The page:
IDFA Logline: Eternal Me tells the story of people who live on as digital replicants in the pockets of their loved ones. With the help of artificial intelligence and Big Data, a dream comes true that is as old as mankind itself: eternal life. It’s probably the biggest business idea of the digital age.
Eternal Me explores start-ups using a wealth of data to develop “digital doppelgangers,” which promise to immortalize people on earth. The film raises a number of questions, such as: Can a digital entity compensate for the loss of a loved one? How will human memory be affected? And do we not have the right to forget?
Christiane Hinz of ARD/WDR said the filmmakers were raising important questions. “I’m happy to offer you now development money, because I think some of the characters you can also research a bit more, and it will be great. I offer you a good amount so you can step into production quickly.”
VPRO’s Barbara Truyen said she likes working with the team but had one “big question.”
“It seems to be there’s no women on Planet Eternal,” she said. “What are you going to do with the other part of the world?”
Filmmaker Hans Block said it was discussed, but the majority of clients using the technology were men. “Maybe we have to find out more [about] why and include that aspect in our film.”
Chang asked how much of the film will question whether the technology should be used. Co-director Moritz Riesewieck replied: “Yes, of course, we will do that for sure. But first, before criticizing it, for us it’s very important to really understand what drives these clients.”
Nearing the end of the discussion, YLE’s Erikko Lyytinen offered a critique, suggesting the filmmakers incorporate an unpredictable element.
The Daughter of Genghiz
Director: Christian Als, Kristoffer Juel
Producer: Andreas Møl Dalsgaard
Production budget: €702,677; Partial funding secured from Danish Film Institute
Still required: €413,465
Status: Start production
IDFA Logline: Gerel fights to restore the spirit of Genghis Khan. She is an ultra nationalist, a shaman, gang leader and single mom. She wants to stop corruption, pollution and exploitation.
The Daughter of Genghiz follows nationalist Gerel Byamba, the head of the NGO Gerel Khas, a feminist group that believes women should be at the forefront of male-dominated Mongolia. The film explores Byamba’s complexity as a violent gang leader, artist, nationalist, shaman and mother, as she seeks to “reclaim the spiritual power of Mongolia.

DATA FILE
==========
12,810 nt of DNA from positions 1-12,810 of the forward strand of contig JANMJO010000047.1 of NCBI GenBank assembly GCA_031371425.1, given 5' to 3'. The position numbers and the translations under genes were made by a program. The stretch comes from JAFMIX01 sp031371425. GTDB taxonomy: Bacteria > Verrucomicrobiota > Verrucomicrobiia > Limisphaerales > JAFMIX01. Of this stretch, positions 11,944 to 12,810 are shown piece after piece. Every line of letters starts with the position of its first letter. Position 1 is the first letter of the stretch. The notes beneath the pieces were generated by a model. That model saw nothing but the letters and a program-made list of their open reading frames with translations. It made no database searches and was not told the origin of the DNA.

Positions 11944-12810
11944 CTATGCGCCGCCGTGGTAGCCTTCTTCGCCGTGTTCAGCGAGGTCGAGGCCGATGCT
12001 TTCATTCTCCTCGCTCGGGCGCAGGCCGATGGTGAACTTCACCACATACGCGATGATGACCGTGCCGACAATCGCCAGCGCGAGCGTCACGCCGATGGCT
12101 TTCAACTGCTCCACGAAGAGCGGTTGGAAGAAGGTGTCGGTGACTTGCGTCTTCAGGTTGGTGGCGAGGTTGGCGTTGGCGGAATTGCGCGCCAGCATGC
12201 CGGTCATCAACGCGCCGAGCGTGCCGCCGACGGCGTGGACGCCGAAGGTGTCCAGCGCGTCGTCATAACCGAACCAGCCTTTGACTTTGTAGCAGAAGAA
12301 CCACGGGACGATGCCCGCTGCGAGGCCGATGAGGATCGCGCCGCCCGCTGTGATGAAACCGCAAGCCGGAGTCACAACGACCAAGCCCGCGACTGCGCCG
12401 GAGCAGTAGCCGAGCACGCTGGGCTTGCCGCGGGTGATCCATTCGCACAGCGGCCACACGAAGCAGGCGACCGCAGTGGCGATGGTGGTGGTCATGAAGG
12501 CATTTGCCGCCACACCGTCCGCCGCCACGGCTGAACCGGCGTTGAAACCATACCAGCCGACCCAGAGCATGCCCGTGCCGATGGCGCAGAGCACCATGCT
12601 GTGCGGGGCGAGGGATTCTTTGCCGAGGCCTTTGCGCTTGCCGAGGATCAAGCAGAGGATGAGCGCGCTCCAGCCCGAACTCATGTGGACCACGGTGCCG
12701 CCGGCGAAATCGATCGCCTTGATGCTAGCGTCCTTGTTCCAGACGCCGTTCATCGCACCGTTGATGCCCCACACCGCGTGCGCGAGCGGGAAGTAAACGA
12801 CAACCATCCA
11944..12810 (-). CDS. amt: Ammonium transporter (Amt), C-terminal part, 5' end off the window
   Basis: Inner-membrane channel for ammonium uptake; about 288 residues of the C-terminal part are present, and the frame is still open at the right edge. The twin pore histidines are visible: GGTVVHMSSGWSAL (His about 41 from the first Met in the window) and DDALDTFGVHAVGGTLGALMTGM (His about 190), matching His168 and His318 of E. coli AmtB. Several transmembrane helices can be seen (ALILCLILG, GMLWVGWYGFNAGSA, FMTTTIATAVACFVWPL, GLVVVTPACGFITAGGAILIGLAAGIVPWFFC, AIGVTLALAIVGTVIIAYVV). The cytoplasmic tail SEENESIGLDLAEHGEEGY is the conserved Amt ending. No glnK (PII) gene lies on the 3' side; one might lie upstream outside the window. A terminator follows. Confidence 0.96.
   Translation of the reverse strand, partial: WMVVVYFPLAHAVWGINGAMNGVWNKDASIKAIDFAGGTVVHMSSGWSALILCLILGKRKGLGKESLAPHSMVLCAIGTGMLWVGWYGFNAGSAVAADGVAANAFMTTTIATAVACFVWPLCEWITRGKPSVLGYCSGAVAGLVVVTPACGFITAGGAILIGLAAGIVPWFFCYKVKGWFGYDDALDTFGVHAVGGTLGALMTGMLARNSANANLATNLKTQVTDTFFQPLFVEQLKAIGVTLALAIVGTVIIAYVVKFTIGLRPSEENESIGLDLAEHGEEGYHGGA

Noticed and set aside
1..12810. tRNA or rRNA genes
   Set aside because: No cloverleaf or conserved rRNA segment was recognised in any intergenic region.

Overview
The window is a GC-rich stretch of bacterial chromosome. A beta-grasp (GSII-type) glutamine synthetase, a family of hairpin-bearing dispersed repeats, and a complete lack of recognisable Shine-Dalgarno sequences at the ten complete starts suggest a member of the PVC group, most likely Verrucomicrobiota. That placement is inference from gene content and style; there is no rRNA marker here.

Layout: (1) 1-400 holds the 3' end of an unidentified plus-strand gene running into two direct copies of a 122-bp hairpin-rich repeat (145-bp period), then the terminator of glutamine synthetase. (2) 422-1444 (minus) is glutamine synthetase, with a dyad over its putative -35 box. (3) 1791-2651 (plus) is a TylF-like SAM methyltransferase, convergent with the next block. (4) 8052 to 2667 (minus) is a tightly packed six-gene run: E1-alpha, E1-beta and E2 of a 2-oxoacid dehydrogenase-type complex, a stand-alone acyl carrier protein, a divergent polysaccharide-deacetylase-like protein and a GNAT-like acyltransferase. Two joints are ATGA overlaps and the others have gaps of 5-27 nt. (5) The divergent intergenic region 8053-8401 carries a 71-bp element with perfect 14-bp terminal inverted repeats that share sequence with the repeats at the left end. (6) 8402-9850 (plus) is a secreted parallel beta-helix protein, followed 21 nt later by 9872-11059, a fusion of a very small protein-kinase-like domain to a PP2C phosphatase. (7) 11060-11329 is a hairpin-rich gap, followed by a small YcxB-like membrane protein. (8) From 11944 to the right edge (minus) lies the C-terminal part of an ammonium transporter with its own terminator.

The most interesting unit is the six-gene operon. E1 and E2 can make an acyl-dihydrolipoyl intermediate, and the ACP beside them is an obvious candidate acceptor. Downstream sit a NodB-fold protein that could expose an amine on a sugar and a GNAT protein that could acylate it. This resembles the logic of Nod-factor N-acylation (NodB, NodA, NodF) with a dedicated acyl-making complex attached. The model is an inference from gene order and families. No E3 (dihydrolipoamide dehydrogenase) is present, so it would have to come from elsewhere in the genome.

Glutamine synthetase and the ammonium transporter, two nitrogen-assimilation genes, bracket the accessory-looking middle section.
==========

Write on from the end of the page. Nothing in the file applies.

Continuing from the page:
The project has been commissioned for DR by Anders Bruus.
SVT’s Axel Arno kicked off the discussion. “I think it’s important to understand the forces that she’s up against,” he said. “I’m going to be curious in our one-on-one to talk about the political powers and [how much] all the forces she’s up against will be visible in the film.”
The themes explored in the film are universal, Dallali added. “When you think about nationalism, you think about Europe, the consequences of immigration. But here we have a country that is not a destination for immigrants but still populism and nationalism are there,” he said.
Jenny Raskin of Impact Partners said she hoped to learn more about Byamba’s antagonists, and what level of collaboration she has in the making of the film.
The First 53 Years
Director: Avi Mograbi
Producer: Annie Ohayon Dekel, Camille Laemlé
Production budget: €523,224
Still required: €493,224
Status: Start production
IDFA Logline: Israeli soldiers report on the mechanisms of oppression of Palestinians in the occupied West Bank and Gaza strip from 1967 to the present day. The factory of the occupation machine.
The First 53 Years tells the story of the methods, mechanisms and daily actions that have embodied the Israeli occupation of the West Bank and Gaza Strip for the last 52 years through testimonies of soldiers.
ARTE France in the process of greenlighting the the film.
Chris White of PBS strand ‘POV’/American Documentary opened the round table discussion. “I’m interested in learning more about the testimonies and sort of the breadth of questions that were asked,” he said. “You’re presenting it as sort of a dispassionate account of what happens on a daily basis so I’m wondering if we learn more about the evolution of the people that step forward to testify?”
White added the film bears a resemblance to the 2011 film The Law In These Parts. Director Avi Mograbi said the films are “siblings.” While The Law In These Parts explores the legal structure, The First 53 Years illustrates the operational structure.
“We will not learn about their past, we will not learn about how they grew up to decide to become whistle-blowers,” Mograbi noted. “But I think that you will not be able to ignore what’s reflected from their eyes.”
SVT’s Arno furthered the discussion, adding he would like to hear more from the commanding operators side as opposed to the low ranks, and to see some reflection from the soldiers on how the war affected them. “Also, are you including at all, any voices of the occupied? Probably not. That’s an editorial choice but I respect that.”